clock menu more-arrow no yes mobile

Filed under:

Who are the next undrafted players on the Raptors’ radar?

With 60 players drafted into the league and a training camp roster to assemble by December 1, who else could the Raptors be looking at in the undrafted player market?

NCAA Basketball: Ohio State at Michigan State Mike Carter-USA TODAY Sports

While the Raptors have added two new players to the team in Malachi Flynn and Jalen Harris, their work through the NBA Draft isn’t quite over yet. As is the case every year, Toronto will now look over the undrafted player market to see who else may be available. Keep in mind also: they’ll be able to fill out their roster with up 20 players in total (some on short term Exhibit 10 deals) as they head into their training camp. Expect to see a bunch of names and signings come up in the next few days — beyond just news about, say, Fred VanVleet.

Now, the Raptors have been working at a bit of a disadvantage after the NBA Draft ended. It’s definitely likely that teams began calling prospects by mid-second round if it was thought they’d go undrafted. The teams would want to get a jump on offering two-way contracts. Unfortunately for the Raptors, they haven’t sorted out their two-way contract situation as of yet. We know Paul Watson occupies one spot — and the team wants to keep it that way — but the Raptors don’t necessarily know about Oshae Brissett yet. As reported yesterday, Toronto has tossed out their Qualifying Offer to Brissett, making him a restricted free agent (along with Chris Boucher and, yes, Nando De Colo).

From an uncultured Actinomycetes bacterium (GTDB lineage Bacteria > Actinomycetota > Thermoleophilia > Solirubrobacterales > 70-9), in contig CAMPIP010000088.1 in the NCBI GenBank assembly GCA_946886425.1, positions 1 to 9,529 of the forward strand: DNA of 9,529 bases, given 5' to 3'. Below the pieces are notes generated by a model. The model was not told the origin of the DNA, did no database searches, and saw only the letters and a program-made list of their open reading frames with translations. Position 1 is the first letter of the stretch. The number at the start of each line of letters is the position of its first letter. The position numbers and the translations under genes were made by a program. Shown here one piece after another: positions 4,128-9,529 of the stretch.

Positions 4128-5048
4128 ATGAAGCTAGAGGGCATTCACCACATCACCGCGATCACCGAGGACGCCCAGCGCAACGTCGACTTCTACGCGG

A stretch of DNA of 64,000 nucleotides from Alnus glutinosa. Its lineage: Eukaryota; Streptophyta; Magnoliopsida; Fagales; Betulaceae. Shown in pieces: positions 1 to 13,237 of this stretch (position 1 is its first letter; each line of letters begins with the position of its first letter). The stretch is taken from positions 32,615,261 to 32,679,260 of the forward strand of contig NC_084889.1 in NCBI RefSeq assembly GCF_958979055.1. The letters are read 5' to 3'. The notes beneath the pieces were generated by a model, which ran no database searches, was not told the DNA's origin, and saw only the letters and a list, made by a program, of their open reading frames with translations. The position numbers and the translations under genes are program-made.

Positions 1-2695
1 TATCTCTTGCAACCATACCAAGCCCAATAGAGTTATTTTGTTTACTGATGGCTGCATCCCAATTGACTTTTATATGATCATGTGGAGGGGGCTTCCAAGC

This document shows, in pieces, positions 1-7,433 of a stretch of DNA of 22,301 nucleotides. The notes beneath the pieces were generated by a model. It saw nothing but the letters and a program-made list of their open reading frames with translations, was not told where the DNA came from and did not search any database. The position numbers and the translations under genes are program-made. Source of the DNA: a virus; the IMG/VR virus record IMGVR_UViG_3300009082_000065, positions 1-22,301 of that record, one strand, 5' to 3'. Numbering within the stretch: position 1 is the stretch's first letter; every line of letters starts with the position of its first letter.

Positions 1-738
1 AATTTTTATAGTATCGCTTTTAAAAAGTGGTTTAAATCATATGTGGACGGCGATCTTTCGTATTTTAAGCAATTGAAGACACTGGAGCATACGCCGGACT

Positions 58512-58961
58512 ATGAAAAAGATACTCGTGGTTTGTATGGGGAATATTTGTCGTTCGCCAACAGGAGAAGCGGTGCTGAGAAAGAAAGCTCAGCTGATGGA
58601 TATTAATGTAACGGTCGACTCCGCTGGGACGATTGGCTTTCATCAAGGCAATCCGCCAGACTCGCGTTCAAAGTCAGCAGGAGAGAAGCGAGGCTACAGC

This situation perhaps prevented them from offering guaranteed two-way roster spots to the top undrafted prospects like Killian Tillie, Nate Hinton, Nate Darling, etc.

In any case, here’s the best of the rest, four players the Raptors could look to sign into their second two-way slot or bring into training camp.

Paul Eboua, 6’8” PF, VL Peraso

Paul Eboua is only 20 years old and his game is very raw at this point. That said, there’s enough there for him to be an energy player/rim runner thanks to his excellent physique and athleticism. He could be worth a look by the Raptors, to see if they can expand his game a little bit more.

In this, Ebuoa will need at least a couple of years of skills development to get him a passable NBA offensive game outside of catching lobs or passes off rolls to the basket. At the same time, he doesn’t seem to be tied to any European teams right now, so he should be available for this season as a potential two-way roster player — or G Leaguer for the 905 (assuming there is a G League at this point).

Karim Mane, 6’6” SG, Vanier College (Canada)

The Raptors interviewed Karim Mane during the draft process, so there could already be longer-term interest there. Still, Mane is something of an unknown — unless you were watching a lot of Canadian collegiate basketball over the past year. Right now, we can only see the limited highlights available online.

From that, Mane seems to be a very fluid athlete with decent size to fil a potential combo guard spot. As with every other player in this group, he’s a long-term project (he’s still only 20 years old), and with Toronto’s depth at the guard spot right now, it’s unlikely he’d get much of a chance with the main club. Meanwhile, Mane’s agent is also exploring opportunities in Europe, so maybe he’s already out the door.